If your child's school has converted to academy status, or was established as an academy, then it will be run by an Academy Trust or a Multi-Academy Trust (MAT).
This guide, which applies only to the education landscape in England, talks you through the basics of MATs: what they are, how they operate, what powers they have and where you can find out more. For details on the type of schools governed by MATs, see our guide to academies.
What is a Multi-Academy Trust (MAT)?
A MAT is a charitable company which has been set up to operate more than one academy or free school in the English education system. Smaller MATs may see their academies geographically close to each other, whereas larger ones have academies throughout the country. Through a MAT, the academies share in common the members and directors of the board of trustees that govern them and maintain control over the employment of staff. There is no ‘lead school’ – but all of the academies under control of the MAT should be treated equally.
Who is in charge of a MAT and what do they do?
MATs operate independently of Local Authority (LA) control. They are funded by central government but remain autonomous in running their schools. Boards of academy trusts have more wide-ranging duties than governing bodies of maintained schools because they include overseeing admissions, the curriculum and financial matters which are delegated to different people on the board.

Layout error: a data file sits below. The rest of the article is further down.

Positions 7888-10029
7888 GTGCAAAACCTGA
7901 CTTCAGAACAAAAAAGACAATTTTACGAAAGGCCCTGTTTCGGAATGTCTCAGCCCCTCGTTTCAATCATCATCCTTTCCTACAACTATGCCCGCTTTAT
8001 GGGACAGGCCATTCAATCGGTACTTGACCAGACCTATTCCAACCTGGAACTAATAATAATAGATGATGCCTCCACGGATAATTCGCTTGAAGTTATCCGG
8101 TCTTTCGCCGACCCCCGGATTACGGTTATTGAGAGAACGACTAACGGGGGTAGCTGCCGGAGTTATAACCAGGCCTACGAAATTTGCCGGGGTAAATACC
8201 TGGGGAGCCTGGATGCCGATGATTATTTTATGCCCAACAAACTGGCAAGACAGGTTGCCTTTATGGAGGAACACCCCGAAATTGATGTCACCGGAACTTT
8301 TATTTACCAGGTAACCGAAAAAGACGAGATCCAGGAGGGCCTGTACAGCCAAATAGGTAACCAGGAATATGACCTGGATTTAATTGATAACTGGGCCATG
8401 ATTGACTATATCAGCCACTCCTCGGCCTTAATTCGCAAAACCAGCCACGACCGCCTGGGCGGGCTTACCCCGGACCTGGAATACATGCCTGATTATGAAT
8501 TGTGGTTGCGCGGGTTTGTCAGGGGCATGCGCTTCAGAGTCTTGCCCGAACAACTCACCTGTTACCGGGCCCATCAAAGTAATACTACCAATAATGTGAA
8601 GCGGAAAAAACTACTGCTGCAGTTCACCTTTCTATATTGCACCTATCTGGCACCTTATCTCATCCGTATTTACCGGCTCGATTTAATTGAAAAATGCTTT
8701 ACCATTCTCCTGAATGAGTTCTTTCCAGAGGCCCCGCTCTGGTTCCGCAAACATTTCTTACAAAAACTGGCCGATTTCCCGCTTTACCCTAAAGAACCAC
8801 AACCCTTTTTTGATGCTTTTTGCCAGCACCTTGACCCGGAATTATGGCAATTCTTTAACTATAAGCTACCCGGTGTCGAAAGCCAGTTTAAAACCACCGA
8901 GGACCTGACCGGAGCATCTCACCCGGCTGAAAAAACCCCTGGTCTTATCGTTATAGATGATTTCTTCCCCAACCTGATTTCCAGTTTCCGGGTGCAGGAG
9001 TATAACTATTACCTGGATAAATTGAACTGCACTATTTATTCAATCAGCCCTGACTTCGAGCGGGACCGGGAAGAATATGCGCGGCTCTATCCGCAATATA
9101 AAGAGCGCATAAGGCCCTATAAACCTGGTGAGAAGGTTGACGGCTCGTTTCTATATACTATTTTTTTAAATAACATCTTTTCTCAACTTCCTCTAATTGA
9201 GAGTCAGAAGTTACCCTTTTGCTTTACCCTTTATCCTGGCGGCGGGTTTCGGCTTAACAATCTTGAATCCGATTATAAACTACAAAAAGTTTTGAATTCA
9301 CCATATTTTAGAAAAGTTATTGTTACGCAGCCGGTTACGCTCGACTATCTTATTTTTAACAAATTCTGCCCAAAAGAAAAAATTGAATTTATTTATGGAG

An MAT’s board comprises:
Members: They can decide on and change aspects of the MAT's constitution, if it wins the approval of the Department for Education, but they also have to abide by the rules of the constitution. Members can also appoint trustees and are responsible for holding them to account. Members comprise representatives from each of the academies.
Trustees: They are responsible for the day-to-day running of the academies and:
- set the strategic direction
- hold headteachers to account
- manage budgets
Trustees need to be aware of their obligations to the Department for Education and understand the funding agreement, enabling them to allocate the funding received from government.
When taking decisions, members of the board of trustees are expected to act in the best interests of the MAT as a whole, rather than in the interests of one or particular academies.
Local Governors: Trustees can delegate duties to local governing bodies (LGBs), though the trustees remain accountable for them. This is especially helpful for MATs with a large number of schools under their jurisdiction where it is harder for a small group of trustees to directly govern. Delegations to LGBs, usually one body overseeing each school, must be set out and published in a clear scheme. Regardless of the extent of delegation, the trust remains accountable for the performance of all its schools.
Who are Academy Sponsors and what do they do?
The Department for Education allows any of the following groups to apply to become an academy sponsor:
- further education colleges
- sixth-form colleges
- businesses and entrepreneurs